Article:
August 30, 2010

This App is Your App: This App Was Made for You and Me

Among the typical postings about pet walking, housekeeping and space rental, I spotted this flyer about a mobile app. It was a delight to see, simply because someone made something. Maybe the app’s idea stemmed from personal experience. Maybe it stemmed from something that was gleaned from the media. Maybe it stemmed from a conversation. Whatever the source, the creator believed in the idea for an app and got it real.

Apple’s ubiquitous “There’s an app for that” campaign sounds cliché nowadays because people are taking advantage of it. The marketplace for apps is feverish. According to Juniper Research, “while 2.6 billion applications were downloaded in 2009, the figure is expected to rise to more than 25 billion in 2015, driven partly by networks and vendors setting up their own stores.”

Journalist Virginia Heffernan’s article “The Death of the Open Web” may leave a reader deflated. Instead of viewing the empowering effect of mobile apps—from both sides of the screen, for user and maker alike—her position appears to call for a stopgap on the release of apps. In essence, she calls for a hiatus on finding and seizing creativity in a medium and network made to feed concepts and their execution. Reader Dana Curtis Kincaid countered Heffernan’s buzzkill with an enthusiastic question: “What’s so wrong with wanting a good tool… ?”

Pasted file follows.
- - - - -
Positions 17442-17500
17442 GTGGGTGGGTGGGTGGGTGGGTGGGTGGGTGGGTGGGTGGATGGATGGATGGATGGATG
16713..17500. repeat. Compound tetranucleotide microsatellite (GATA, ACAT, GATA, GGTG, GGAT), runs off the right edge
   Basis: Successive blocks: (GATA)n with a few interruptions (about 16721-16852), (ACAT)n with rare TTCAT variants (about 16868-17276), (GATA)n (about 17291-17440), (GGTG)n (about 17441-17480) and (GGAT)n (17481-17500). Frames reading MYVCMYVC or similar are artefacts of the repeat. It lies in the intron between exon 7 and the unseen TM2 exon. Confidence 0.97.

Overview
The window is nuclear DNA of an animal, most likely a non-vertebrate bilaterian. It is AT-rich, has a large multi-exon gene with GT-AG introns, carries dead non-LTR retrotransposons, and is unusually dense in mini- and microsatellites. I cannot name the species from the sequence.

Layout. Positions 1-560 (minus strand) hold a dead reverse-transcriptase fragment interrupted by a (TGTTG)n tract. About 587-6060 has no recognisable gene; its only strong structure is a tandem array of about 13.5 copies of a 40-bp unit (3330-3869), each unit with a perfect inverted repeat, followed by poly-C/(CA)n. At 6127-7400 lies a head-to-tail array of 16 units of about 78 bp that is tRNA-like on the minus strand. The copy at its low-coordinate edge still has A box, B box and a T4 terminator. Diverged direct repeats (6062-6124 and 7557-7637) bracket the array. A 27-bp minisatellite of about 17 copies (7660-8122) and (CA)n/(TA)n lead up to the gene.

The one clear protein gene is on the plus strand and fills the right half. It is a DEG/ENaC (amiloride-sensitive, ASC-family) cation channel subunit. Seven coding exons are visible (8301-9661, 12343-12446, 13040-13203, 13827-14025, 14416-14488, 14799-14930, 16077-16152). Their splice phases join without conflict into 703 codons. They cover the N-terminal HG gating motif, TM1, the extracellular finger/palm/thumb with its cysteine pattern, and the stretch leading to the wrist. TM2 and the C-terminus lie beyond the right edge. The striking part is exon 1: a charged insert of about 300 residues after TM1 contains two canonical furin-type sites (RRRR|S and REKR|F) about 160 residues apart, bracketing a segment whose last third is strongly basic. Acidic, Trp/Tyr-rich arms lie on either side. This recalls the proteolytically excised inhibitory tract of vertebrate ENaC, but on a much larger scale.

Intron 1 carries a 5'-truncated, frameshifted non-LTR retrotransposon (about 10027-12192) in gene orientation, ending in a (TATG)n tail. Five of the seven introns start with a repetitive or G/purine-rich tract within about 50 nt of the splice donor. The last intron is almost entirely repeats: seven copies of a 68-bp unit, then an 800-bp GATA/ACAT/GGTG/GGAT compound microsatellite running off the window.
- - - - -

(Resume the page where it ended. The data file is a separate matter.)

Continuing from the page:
The reality of making apps is also the reality of creativity. Whether found in the App Store or Android Marketplace, the relative openness of these platforms compels not only developers but everyone to take creativity to task. A task as functional as note taking, as purposeful as looking for local seasonal food, or as whimsical as doodling.

The long-simmering excitement of the “app phenomenon” makes it feel overblown. But it’s excitement about making something fun, something useful, something appealing—something creative. A lot of people (and I’m one of them) are actively visualizing how people can interact with tools, especially mobile ones, to do things. If this is the kind of excitement that motivates people, I want an app for that.

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A version of this piece was published at the blog of custom software developer Pathfinder Development.